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Existence of God

Main article: Existence of God

St. Thomas Aquinas summarized five arguments which he believed were proof for th
e existence of God
Countless arguments have been proposed in attempt to prove the existence of God.
[55] Some of the most notable arguments are the Five Ways of Aquinas, the Argume
nt from Desire proposed by C.S. Lewis, and the Ontological Argument formulated b
oth by St. Anselm and Descartes.[56] Even among theists, these proofs are debate
d, and some, such as the Ontological Argument, are highly controversial. Aquinas
spends a section of his treatise on God refuting St. Anselm's proof.[57]
St. Anselm's approach was to define God as, "that than which nothing greater can
be conceived". Famed pantheist philosopher Baruch Spinoza would later carry thi
s idea to its extreme: By God I understand a being absolutely infinite, i.e., a s
ubstance consisting of infinite attributes, of which each one expresses an etern
al and infinite essence. For Spinoza, the whole of the natural universe is made o
f one substance, God, or its equivalent, Nature.[58] His proof for the existence
of God was a variation of the Ontological argument.[59]
Some theologians, such as the scientist and theologian A.E. McGrath, argue that
the existence of God is not a question that can be answered using the scientific
method.[60][61] Agnostic Stephen Jay Gould argues that science and religion are
not in conflict and do not overlap.[62]
There are many philosophical issues concerning the existence of God. Some defini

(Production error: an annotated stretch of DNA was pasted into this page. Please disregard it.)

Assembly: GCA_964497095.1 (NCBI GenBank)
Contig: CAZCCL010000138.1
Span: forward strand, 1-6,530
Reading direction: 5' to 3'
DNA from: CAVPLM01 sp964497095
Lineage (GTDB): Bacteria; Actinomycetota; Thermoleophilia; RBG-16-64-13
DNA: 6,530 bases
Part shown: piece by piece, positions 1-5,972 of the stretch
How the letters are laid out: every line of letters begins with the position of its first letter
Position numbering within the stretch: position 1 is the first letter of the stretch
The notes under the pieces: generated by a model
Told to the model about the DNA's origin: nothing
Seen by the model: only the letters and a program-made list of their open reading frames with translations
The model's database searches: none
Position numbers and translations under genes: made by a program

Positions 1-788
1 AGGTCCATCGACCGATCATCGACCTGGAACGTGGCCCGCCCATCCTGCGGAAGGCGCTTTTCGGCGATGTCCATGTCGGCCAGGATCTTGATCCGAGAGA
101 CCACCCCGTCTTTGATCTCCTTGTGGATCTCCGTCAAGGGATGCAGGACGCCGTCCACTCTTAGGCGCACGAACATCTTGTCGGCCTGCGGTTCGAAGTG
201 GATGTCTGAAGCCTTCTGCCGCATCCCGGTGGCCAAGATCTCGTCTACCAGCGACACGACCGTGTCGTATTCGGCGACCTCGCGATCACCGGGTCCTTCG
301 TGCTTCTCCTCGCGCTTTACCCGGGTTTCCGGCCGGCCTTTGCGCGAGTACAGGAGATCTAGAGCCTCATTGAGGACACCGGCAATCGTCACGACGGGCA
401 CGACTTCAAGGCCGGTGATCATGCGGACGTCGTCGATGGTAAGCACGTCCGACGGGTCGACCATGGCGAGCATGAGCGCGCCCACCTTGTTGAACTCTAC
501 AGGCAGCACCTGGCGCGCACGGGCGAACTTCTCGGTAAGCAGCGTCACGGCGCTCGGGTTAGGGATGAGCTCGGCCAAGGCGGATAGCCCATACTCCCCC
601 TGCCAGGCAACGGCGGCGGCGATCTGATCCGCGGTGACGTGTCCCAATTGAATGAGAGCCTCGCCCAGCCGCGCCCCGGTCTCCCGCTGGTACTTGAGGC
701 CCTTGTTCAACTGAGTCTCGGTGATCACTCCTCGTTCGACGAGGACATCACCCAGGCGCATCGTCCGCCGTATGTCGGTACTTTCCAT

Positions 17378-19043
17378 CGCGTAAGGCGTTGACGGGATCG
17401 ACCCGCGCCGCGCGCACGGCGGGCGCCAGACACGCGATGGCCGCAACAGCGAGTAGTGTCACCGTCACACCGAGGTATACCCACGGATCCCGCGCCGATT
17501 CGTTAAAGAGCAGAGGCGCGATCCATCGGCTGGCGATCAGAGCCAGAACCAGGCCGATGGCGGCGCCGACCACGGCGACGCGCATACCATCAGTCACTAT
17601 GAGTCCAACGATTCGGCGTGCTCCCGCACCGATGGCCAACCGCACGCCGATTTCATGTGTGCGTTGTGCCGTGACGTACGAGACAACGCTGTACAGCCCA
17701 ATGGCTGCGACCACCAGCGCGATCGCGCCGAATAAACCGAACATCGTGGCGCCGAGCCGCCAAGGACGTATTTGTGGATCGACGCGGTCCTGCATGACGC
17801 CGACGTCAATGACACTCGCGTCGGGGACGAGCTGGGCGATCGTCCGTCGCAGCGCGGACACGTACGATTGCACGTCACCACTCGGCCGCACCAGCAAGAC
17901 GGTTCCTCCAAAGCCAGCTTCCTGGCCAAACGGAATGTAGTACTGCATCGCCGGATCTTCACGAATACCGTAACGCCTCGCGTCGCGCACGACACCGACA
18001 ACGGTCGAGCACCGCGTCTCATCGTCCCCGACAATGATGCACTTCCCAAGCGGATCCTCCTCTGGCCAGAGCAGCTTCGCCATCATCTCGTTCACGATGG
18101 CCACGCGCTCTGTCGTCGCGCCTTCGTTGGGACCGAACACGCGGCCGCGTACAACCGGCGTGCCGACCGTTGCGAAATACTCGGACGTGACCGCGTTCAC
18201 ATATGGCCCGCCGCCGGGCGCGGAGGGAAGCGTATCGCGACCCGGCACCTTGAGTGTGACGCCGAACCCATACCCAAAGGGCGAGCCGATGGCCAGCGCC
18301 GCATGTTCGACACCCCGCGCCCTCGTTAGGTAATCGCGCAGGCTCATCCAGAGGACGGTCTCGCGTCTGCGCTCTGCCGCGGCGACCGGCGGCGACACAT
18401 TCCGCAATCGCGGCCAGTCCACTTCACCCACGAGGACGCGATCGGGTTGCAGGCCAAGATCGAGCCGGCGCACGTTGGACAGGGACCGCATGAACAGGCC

tions of God are nonspecific, while others can be self-contradictory. Arguments
for the existence of God typically include metaphysical, empirical, inductive, a
nd subjective types, while others revolve around the order and complexity in the
world and perceived holes in evolutionary theory.
Arguments against the existence of God typically include empirical, deductive, a
nd inductive types. Conclusions reached include views that: "God does not exist"
(strong atheism); "God almost certainly does not exist"[48] (de facto atheism[6
3]); "no one knows whether God exists" (agnosticism[64]); "God exists, but this
cannot be proven or disproven" (weak theism); and that "God exists and this can
be proven" (strong theism). There are numerous variations on these positions.[ci
tation needed]
Specific attributes
Different religious traditions assign differing (though often similar) attribute
s and characteristics to God, including expansive powers and abilities, psycholo
gical characteristics, gender characteristics, and preferred nomenclature. The a
ssignment of these attributes often differs according to the conceptions of God
in the culture from which they arise. For example, attributes of God in Christia
nity, attributes of God in Islam, and the Thirteen Attributes of Mercy in Judais
m share certain similarities arising from their common roots.
Main article: Names of God
The 99 Names of God in Islam, engraved into the ceiling of the Grand Mosque of K
The word God is one of the most complex and difficult in the English language. In
the Judeo-Christian tradition, the Bible has been the principal source of the con
ceptions of God . That the Bible includes many different images, concepts, and ways
of thinking about God has resulted in perpetual disagreements about how God is to
be conceived and understood .[65]
Throughout the Hebrew and Christian Bibles there are many names for God. One of

them is Elohim. Another one is El Shaddai, meaning "God Almighty".[66] A third n

otable name is El Elyon, which means "The Most High God".[67]
God is described and referred in the Quran and hadith by certain names or attrib
utes, the most common being Al-Rahman, meaning "Most Compassionate" and Al-Rahim
, meaning "Most Merciful" (See Names of God in Islam).[68]
Vaishnavism, a tradition in Hinduism, has list of titles and names of Krishna.